The Game That Never Ends
A Novel by David Harper
Reviewed by Mel Goldberg
I have never played cricket nor have I played rugby, but author David Adamson Harper blends both with heavy doses of love and sex in his latest book, The Game That Never Ends. The story begins in San Francisco in 1962. The main character, Australian Sandy Gosse, thinks back over his life, from the day in Adelaide in 1953 when he first meets Alex. Over the years their love for each other has created many problems but now it has caused him to lose his wife Kate and his job as a stock trader in San Francisco. The author cleverly uses first person for flashbacks and third person for the present time of the book.
The book has several sections, each with a title that relates to Sandy’s experiences with life, women, travel, and his time at Oxford University, where he excelled in sport but struggled academically. For example, chapter two, “Adelaide 1953 – Audeamus” starts with a long, perhaps too long, narrative about a cricket game in which he stars. However, it is because of this game that he meets Alex and they immediately fall in love. It also introduces the reader to the term audeamus, which means let us dare, which becomes an abiding code word throughout the novel for their relationship. Chapter three, “Darlene,” relates how an older woman teaches the eighteen-year-old Sandy about sex and lovemaking.
The following chapter, “Naples 1954 – Alex” brings the reader back to their love story. As a result of their night together she becomes pregnant and this sets up the secondary theme of his exasperation with her Catholicism. Her mother takes her to Switzerland for an abortion and she now becomes obsessed by Catholic guilt and a desperate need for absolution of her sin. The novel moves deftly smoothly between Oxford, his games, and the love story. Sandy and Alex meet periodically over the years but never seem to be in the right place at the right time in their lives. When Sandy is free, Alex is married. When Alex finally becomes free, Sandy is married to Kate.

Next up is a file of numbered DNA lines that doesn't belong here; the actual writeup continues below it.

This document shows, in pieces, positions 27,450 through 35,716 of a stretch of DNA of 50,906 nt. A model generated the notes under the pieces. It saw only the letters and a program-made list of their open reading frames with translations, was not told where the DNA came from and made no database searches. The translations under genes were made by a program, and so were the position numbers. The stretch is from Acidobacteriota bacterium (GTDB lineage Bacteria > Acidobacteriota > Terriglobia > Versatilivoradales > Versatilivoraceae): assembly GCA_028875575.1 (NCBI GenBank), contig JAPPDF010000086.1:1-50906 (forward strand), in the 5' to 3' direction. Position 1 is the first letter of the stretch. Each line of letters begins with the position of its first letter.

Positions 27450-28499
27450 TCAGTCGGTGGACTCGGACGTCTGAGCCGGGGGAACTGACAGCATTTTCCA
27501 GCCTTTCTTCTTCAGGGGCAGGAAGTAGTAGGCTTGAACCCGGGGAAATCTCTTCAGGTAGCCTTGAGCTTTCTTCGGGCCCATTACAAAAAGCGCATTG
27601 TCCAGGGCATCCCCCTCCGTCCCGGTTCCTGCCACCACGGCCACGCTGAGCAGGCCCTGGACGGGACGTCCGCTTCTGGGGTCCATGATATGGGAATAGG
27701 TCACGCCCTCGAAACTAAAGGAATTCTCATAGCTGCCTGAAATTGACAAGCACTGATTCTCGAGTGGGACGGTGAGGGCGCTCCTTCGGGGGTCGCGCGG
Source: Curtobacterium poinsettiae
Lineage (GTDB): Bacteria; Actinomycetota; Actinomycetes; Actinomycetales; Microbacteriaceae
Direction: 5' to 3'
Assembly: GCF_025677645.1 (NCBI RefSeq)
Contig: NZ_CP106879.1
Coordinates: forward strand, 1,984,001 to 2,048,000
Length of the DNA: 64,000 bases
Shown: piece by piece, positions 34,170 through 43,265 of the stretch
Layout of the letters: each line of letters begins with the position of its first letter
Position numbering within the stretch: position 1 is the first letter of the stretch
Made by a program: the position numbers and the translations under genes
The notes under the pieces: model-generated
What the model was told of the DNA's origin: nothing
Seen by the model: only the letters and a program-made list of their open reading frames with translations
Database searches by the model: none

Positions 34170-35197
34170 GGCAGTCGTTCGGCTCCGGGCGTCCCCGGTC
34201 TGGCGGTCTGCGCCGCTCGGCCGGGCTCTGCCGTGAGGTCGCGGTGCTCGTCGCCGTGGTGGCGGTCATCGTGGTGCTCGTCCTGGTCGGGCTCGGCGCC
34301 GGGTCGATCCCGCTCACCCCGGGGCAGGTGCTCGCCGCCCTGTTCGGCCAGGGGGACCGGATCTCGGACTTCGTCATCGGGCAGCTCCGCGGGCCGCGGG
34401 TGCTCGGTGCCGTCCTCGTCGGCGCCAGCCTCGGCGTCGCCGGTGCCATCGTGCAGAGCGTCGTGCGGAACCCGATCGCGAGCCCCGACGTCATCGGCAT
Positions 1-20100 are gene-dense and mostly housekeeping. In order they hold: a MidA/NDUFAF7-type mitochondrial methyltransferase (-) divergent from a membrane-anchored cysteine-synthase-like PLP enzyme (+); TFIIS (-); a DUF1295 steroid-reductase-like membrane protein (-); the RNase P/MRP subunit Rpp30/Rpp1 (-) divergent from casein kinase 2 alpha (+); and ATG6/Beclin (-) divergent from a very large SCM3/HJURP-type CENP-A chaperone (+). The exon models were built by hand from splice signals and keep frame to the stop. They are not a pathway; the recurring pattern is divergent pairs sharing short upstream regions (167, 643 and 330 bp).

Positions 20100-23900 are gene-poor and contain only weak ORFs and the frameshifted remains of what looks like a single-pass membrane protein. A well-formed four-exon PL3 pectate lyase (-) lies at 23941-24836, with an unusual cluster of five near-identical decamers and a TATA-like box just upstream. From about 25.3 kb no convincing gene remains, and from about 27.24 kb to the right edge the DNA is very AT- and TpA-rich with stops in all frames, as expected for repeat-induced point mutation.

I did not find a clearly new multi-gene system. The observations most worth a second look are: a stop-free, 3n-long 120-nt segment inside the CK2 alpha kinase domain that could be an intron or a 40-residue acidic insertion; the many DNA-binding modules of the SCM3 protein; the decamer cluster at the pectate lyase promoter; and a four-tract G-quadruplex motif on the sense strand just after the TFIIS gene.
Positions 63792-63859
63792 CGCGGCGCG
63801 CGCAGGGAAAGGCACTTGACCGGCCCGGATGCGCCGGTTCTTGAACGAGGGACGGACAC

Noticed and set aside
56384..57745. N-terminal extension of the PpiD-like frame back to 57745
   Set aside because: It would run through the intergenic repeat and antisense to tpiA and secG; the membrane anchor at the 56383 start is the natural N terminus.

The novel is filled with memorable characters, like the flamboyant Mara, Alex’s gay Italian uncle who helps her through her difficulties, and Sir Charles Mills, Sandy’s very proper uncle in London who had been an aide to Winston Churchill. Other characters include Emily, who meets Sandy on a ship to England and who hopes to become a surgeon in London and the delightful Pippa whom Sandy meets at Oxford University and considers marrying until Alex reappears. Then there is Göran Persson, the cricket-loving Swedish friend to whom he turns after his debacle in San Francisco.
Even though the story takes place many years ago, the reader feels that it could happen today, in any place where a man and a woman from different backgrounds meet and fall in love. This book is about love and sex, with cricket and rugby in place of rock and roll. The author’s fast paced style keeps the reader engaged right up until the end.
But if you want to know what happens to Sandy and Alex and the many other characters that live and breathe in The Game That Never Ends, you’ll have to read the book! Soon available for sale at Dianne Pearl Colecciones for 300 pesos as well as from Amazon both in paperback and Kindle.
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